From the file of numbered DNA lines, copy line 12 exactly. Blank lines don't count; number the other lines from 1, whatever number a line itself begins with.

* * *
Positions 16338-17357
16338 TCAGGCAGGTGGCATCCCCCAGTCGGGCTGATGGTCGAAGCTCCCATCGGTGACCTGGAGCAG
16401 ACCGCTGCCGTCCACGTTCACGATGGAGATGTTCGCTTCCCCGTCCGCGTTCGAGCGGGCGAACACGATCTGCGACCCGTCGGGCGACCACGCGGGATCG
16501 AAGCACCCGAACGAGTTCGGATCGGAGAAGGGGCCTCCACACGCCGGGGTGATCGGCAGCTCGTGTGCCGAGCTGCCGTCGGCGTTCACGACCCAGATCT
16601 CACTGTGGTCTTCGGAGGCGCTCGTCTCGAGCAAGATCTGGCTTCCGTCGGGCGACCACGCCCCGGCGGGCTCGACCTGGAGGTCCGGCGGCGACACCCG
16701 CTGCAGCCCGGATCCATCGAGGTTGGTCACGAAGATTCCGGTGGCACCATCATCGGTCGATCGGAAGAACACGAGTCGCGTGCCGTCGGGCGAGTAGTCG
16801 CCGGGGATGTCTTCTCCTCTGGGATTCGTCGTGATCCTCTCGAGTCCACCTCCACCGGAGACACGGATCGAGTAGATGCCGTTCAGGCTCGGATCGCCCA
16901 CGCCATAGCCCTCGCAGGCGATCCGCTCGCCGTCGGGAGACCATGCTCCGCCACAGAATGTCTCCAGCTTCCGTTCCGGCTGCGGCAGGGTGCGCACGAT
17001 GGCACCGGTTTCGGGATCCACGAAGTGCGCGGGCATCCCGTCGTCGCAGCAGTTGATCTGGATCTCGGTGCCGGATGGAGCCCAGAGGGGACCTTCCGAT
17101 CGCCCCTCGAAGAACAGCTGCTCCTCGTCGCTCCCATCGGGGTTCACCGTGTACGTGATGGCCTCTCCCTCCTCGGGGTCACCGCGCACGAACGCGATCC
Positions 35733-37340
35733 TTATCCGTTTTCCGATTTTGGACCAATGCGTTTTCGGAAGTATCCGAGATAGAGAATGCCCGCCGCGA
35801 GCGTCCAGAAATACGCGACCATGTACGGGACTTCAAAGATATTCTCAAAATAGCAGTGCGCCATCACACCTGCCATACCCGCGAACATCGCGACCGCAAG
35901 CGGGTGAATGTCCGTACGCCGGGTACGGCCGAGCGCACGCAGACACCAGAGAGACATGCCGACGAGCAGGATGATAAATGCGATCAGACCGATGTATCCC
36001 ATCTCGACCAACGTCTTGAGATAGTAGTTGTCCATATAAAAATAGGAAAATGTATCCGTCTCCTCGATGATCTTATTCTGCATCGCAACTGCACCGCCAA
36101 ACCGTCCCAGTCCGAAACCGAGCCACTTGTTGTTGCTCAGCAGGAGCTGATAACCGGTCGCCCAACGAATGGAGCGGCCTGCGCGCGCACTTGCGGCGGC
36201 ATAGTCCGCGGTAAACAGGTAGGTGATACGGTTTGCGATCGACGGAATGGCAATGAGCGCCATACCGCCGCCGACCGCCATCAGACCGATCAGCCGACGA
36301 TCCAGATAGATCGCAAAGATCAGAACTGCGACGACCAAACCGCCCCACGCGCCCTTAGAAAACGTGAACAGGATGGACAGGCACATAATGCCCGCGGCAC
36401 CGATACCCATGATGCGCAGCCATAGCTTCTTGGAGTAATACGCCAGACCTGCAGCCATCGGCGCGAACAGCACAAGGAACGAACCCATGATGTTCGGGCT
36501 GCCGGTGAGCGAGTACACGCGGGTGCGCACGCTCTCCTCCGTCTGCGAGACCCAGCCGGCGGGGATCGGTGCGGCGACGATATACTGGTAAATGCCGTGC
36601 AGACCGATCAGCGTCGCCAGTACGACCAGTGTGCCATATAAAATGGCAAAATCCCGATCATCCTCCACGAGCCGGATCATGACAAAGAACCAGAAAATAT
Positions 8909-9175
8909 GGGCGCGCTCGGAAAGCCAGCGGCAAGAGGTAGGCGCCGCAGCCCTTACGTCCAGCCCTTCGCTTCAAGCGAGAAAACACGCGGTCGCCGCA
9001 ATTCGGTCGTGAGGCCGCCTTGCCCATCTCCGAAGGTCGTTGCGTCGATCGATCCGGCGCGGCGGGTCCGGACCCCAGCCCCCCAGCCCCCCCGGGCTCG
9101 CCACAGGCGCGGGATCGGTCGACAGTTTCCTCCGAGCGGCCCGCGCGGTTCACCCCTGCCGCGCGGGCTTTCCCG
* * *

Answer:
35733 TTATCCGTTTTCCGATTTTGGACCAATGCGTTTTCGGAAGTATCCGAGATAGAGAATGCCCGCCGCGA